Background: Aspergillus has been increasingly recognized as an invasive pathogen, with about 20 species reported as causative agents of opportunistic infections in humans. Among these, Aspergillus fumigatus is the most commonly isolated species, followed by Aspergillus flavus and Aspergillus niger. This fungus causes allergic diseases in asthmatics and patients suffering from cystic fibrosis, as well as, sinusitis, cerebral aspergillosis, meningitis, endocarditis, myocarditis, and pulmonary aspergillosis. Traditional microscopic morphology provides identification only at the genus/species level and may take several days to perform. Other molecular methods may be less automated (PFGE), tedious (RFLP), and are prone to artifacts (RAPD). A commercial assay, automating rep-PCR, has shown promise for rapid fungal identification and strain classification. A microfluidics device separates the amplified products and the results are then analyzed by the DiversiLab System Software, which also provides a report. This study explores the performance of the DiversiLab System as an alternative molecular genotyping tool for Aspergillus spp. Materials and Methods: 50 clinical and non-clinical isolates of previously characterized Aspergillus species (including A. fumigatus, A. flavus, A. terrus, A. niger) were analyzed. Approximately 50ng of DNA was amplified using the DiversiLab DNA Fingerprinting Kit. The amplified product (1 ul) was analyzed using the Caliper 1000 Analyzer and the data was processed using the system software. Results: The results show differentiation of Aspergillus species concordant to previous characterization by traditional methods. Significant genetic diversity was appreciated within samples of the same genus/species. Reproducibility was very high (100 %) and profiles were easy to interpret. This method gave results for all the samples, which were processed and analyzed in 1 working day by a single technician. Conclusions: The DiversiLab System could be a time-efficient, effective and easy to use, novel genotyping tool for the identification and strain relatedness of fungi. The system could also be applicable in determining source of fungal infections.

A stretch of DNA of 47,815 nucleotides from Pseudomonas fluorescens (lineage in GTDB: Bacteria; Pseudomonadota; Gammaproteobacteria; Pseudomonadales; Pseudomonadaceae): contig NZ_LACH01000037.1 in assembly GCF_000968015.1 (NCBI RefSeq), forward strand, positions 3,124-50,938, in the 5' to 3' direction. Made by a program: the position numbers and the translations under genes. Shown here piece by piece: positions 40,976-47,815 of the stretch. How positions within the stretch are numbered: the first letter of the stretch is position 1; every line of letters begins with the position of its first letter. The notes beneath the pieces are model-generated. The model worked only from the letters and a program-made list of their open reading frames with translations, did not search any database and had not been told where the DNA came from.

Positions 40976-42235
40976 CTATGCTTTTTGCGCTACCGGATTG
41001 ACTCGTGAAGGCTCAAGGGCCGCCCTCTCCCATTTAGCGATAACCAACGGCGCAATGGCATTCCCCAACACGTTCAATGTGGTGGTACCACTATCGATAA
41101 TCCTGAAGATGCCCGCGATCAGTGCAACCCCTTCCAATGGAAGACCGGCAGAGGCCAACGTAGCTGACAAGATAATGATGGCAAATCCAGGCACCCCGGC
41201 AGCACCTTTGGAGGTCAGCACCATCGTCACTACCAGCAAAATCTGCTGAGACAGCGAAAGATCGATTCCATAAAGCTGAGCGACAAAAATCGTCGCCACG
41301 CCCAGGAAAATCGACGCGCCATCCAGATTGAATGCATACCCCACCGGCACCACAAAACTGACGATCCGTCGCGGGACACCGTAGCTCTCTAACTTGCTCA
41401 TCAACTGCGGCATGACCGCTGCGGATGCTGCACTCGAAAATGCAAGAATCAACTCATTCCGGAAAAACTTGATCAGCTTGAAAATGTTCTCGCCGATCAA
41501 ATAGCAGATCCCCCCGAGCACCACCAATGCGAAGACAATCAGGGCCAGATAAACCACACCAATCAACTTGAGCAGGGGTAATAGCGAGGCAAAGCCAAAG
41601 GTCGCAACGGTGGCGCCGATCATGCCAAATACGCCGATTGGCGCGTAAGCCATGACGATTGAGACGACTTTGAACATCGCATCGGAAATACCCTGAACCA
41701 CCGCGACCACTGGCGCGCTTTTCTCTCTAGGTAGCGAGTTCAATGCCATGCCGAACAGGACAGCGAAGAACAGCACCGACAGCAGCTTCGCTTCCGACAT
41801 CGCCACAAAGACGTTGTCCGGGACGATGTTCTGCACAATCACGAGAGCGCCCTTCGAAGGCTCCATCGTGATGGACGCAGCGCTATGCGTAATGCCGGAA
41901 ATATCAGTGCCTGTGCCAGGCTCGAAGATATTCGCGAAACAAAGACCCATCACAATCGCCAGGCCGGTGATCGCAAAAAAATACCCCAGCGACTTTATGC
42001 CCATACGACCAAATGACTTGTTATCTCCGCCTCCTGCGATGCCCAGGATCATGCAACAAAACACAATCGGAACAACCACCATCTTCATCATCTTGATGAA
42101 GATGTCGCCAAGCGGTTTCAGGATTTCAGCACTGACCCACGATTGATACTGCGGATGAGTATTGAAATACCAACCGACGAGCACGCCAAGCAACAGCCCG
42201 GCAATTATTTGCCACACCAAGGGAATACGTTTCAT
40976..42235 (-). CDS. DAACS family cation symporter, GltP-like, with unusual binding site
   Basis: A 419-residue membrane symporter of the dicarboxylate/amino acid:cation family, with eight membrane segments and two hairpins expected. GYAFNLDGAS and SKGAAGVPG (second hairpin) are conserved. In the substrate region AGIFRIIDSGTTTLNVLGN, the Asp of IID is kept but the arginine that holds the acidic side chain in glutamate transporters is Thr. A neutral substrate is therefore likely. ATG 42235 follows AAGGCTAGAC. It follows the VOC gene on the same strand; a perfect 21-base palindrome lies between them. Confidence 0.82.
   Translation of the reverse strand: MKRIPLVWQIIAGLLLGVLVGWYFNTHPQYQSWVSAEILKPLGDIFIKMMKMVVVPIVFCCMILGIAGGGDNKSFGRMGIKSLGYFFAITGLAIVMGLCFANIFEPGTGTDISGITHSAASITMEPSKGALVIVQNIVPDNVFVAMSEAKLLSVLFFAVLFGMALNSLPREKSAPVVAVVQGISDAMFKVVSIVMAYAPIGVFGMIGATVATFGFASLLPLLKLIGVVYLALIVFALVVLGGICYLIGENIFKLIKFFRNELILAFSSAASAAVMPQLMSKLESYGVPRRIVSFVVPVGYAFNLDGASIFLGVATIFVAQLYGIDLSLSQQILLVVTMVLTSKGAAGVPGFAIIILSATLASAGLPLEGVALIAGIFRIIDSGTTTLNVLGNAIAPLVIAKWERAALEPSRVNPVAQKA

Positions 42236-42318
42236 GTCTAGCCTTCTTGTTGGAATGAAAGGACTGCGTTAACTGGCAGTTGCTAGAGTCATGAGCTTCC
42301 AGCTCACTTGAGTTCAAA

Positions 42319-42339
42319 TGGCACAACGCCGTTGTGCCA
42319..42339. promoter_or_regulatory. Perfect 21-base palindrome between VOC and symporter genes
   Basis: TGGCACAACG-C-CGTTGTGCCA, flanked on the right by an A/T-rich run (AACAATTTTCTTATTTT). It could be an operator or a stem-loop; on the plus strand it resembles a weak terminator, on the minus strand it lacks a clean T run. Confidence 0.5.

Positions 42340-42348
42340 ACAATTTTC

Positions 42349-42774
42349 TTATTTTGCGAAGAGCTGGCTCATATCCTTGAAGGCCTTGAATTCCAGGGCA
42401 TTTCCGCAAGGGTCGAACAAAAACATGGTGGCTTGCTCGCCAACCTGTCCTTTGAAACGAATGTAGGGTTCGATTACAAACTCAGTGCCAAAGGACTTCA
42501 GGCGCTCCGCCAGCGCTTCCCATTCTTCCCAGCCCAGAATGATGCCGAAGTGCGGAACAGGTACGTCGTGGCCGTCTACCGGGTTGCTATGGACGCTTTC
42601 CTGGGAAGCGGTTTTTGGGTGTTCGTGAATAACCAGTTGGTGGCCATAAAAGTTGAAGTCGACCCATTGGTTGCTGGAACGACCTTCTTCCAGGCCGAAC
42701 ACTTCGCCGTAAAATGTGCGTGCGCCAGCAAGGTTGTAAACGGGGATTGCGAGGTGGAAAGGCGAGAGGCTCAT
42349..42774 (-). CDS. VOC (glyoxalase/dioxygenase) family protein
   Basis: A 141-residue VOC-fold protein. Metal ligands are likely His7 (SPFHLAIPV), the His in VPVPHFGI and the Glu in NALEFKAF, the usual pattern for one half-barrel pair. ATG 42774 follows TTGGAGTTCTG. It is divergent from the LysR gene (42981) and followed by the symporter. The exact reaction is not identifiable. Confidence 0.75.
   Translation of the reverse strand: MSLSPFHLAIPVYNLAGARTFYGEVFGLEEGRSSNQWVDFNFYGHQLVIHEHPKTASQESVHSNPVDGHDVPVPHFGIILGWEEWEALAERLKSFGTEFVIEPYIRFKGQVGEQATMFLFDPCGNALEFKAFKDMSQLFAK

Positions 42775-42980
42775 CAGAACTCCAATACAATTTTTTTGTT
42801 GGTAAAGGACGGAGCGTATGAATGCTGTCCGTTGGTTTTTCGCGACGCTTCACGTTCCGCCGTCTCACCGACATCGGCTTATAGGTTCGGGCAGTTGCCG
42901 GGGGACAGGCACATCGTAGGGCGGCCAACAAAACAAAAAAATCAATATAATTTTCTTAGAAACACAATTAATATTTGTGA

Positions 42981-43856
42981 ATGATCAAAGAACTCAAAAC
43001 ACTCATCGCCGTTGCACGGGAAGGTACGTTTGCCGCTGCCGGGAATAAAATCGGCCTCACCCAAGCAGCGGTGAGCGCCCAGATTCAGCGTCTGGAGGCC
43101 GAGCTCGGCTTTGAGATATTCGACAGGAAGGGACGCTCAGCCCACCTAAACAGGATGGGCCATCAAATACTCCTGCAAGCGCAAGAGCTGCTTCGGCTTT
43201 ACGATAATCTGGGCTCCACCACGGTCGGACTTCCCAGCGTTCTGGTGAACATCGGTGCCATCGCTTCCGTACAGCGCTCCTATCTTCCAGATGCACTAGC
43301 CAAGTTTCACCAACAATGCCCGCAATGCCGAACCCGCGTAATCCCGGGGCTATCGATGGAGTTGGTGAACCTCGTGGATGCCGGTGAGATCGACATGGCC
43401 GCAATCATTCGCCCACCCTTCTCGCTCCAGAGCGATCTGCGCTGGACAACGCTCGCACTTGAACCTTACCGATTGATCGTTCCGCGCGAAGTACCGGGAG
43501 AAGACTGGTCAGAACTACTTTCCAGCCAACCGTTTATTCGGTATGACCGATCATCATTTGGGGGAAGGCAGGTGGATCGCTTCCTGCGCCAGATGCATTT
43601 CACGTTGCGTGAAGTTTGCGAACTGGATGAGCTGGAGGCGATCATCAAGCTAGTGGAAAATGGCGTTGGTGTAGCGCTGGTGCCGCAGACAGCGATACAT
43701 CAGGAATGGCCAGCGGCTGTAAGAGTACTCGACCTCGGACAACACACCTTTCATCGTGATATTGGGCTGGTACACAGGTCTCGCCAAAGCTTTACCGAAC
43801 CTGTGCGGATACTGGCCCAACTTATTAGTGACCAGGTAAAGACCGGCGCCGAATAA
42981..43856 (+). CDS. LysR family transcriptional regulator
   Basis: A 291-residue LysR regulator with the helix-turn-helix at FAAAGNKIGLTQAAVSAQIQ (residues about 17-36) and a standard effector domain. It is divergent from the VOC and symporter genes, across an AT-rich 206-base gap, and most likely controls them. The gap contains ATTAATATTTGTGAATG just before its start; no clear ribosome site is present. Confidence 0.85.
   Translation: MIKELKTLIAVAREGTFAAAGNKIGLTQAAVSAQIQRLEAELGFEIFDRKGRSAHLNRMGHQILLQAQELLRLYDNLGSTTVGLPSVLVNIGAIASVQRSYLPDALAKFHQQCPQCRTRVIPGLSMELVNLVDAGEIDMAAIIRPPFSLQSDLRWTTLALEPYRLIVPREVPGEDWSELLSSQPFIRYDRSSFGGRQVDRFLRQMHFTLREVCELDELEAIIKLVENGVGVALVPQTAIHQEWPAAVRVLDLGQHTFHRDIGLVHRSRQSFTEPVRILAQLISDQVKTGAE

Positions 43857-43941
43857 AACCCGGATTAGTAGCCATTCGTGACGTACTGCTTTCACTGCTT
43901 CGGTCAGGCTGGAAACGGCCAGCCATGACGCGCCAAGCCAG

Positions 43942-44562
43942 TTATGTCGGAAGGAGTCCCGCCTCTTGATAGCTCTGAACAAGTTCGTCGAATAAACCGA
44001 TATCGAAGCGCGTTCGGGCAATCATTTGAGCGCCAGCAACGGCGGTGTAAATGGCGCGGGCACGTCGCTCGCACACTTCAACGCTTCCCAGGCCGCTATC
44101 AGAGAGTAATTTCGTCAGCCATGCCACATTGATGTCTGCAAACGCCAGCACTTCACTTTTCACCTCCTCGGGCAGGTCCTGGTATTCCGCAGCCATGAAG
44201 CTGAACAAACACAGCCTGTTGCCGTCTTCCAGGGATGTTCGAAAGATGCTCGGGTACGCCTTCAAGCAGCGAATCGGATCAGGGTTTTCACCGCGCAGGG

Full conference title:
The 15 th Congress of the International Society for Human and Animal Mycology
- ISHAM 15th (2003)